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Legislature Votes to Dissolve Peace Bridge Authority

Albany, NY (WBEN) The NY Senate & Assembly have both voted to dissolve the Buffalo and Fort Erie Public Bridge Authority that operates the Peace Bridge .

The Senate and Assembly overwhelmingly approved the measure as Gov. Andrew Cuomo continued hardball negotiations with Canadian officials.

Cuomo and many western New York lawmakers are disappointed with the Peace Bridge Authority over what they see as delays in improvements to the entry plaza on the New York side of the bridge.

"The authority has not done its job, particularly on the U.S. side of the border," said Sen. George Maziarz, a western New York Republican. "Hopefully this will stimulate movement on some appropriate plaza on the U.S. side."

The measure passed 61-0 in the Senate. The Assembly passed the bill 83-44 earlier on Wednesday.

Assemblyman Sean Ryan says the legislation would force the PBA to function like any other state authority, by mandating that the PBA must have outstanding bonds to continue its existence.

“During the last twenty years, the Fort Erie plaza was dramatically expanded and re-built, and the Canadian Customs facilities were renovated and expanded. During those same twenty years, the situation in Buffalo has worsened. Millions of dollars have been wasted, and our plaza remains cramped, impossibly difficult to navigate and looks like a truck stop. The surrounding neighborhood has been destabilized, and a nursing home was run out of business.

The legislation passed today will return the Public Bridge Authority to the same status as any other authority in New York State. The PBA was never designed to exist indefinitely." he said. 

The Peace Bridge Authority had no comment Wednesday, but issued a letter last week.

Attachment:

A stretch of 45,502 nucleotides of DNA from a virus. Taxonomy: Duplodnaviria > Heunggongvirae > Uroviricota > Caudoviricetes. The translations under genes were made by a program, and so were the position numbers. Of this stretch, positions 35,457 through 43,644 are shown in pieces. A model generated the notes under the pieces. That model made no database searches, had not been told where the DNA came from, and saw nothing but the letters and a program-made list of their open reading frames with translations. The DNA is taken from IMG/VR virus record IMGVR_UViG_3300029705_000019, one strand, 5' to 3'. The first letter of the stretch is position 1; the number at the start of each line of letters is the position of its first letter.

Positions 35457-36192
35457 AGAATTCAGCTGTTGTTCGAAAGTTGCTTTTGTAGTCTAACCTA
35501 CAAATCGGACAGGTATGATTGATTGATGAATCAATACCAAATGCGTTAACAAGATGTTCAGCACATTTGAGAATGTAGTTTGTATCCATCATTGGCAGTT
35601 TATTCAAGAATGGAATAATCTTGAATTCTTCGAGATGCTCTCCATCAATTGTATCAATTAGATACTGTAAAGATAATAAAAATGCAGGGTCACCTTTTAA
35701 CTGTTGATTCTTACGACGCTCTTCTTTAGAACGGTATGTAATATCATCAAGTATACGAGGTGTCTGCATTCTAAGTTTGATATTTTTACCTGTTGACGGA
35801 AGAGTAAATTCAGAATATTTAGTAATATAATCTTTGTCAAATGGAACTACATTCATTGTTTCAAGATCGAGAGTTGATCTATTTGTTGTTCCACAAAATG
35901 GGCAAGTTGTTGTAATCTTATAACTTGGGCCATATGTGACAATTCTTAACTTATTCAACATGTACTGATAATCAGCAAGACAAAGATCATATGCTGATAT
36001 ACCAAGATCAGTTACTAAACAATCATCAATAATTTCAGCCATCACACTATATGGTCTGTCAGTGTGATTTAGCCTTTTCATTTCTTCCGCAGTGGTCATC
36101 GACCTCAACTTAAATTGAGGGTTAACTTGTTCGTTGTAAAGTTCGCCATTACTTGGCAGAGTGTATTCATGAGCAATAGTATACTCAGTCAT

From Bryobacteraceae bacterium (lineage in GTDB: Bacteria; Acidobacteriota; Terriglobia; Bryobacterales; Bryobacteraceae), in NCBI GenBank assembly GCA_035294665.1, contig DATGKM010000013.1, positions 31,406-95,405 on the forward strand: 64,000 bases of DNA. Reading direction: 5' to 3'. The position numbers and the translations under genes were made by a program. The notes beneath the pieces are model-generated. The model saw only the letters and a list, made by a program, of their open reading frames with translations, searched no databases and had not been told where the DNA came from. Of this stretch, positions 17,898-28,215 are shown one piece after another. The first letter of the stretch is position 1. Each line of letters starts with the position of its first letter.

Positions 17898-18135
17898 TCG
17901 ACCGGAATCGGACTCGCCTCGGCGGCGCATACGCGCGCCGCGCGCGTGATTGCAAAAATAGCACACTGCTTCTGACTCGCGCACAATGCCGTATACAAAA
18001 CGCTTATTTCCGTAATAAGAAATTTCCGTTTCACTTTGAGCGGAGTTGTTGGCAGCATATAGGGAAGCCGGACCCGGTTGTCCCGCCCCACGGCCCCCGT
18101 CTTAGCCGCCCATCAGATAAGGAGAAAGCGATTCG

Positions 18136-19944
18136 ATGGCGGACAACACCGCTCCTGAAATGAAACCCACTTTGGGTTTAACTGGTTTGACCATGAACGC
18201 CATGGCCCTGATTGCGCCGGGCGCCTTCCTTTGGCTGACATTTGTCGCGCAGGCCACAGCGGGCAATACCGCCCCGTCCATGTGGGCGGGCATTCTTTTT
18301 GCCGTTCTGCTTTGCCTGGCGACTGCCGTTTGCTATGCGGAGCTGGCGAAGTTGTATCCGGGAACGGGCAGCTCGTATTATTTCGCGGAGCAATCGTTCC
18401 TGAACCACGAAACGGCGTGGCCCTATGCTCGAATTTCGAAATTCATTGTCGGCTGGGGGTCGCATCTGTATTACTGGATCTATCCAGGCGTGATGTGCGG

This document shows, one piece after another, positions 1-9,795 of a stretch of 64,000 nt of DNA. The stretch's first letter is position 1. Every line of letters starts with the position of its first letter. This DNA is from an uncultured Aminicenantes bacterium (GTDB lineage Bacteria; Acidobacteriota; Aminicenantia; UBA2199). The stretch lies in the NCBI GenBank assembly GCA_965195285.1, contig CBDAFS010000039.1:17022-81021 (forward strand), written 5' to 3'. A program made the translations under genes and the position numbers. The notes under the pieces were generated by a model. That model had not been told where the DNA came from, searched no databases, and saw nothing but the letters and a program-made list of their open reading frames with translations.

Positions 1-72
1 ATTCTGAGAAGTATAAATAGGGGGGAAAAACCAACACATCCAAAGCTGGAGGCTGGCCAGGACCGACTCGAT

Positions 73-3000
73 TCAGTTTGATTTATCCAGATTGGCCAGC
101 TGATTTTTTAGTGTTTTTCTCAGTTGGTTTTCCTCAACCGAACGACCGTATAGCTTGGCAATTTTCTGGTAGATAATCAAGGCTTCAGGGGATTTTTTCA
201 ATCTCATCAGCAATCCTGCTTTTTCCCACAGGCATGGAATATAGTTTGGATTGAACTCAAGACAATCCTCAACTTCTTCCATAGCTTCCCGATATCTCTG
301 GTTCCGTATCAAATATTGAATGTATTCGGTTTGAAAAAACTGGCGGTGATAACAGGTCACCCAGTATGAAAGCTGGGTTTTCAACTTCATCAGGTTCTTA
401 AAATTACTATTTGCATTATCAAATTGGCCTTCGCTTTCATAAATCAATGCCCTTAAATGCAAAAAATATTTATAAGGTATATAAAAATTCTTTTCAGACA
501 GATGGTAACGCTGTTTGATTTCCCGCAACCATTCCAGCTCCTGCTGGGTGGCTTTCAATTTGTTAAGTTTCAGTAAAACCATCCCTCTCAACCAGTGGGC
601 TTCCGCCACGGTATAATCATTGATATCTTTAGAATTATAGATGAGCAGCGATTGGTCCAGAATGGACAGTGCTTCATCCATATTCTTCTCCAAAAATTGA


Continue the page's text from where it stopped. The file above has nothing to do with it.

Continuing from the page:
"The PBA has consistently been, and remains, dedicated to continuing to make improvements on the U.S. plaza to improve safety, security, traffic flow and the environment for the benefit of the surrounding community and Western New York," said General Manager Ron Rienas. "The PBA also remains committed to working with New York State and Gov. Cuomo to make these improvements happen."

Cuomo spokesman Rich Azzopardi said the governor will review the legislation. Cuomo had no comment Wednesday, but in an appearance at the University of Buffalo before the vote, he spoke passionately- even sarcastically- about the lack of progress on U.S. based bridge projects.

He scoffed at the Canadian argument that the legislation has put a cloud of uncertainty over any bridge projects, placing g funding in jeopardy.

"Do I have a concern that we could somehow hurt the phenomenal rate of progress we've been making at the Peace Bridge? No." Cuomo said

"Enough is enough. Enough is enough... Everyone argues. Nothing happens. So could you now slow the progress? No. Because there is no progress," Cuomo said.

Since the original legislation was passed in 1933, the life of the authority has been extended numerous times. This legislation takes away the arbitrary date of 2020 as an end date for the PBA.

"If the authority is able to issue new bonds, then it will continue to exist like any other authority. If not, then it is clear that dysfunction and gridlock is still happening, and a new management structure should be put into place, so that vital projects can be completed, " Ryan says .

"Our economy and the health of west side residents depend on getting these important projects accomplished. We can only do that if the gridlock ends,” says Ryan.

Assemblyman Kevin Cahill, a Kingston Democrat, derided the effort and the overheated dispute over the Peace Bridge as "declaring war on Canada."

Top administration officials met with Canadian officials this week in Albany in a closed-door session.

The Peace Bridge Authority is a 10-member board with representatives from New York and Canada. If enacted, the law could create separate control on each side of the bridge involving visitor facilities, lucrative retail space and policies governing how trucks are inspected and move across the bridge.

Currently, both sides must agree to any actions.

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Locations : AlbanyBuffalo
People : Sean Ryan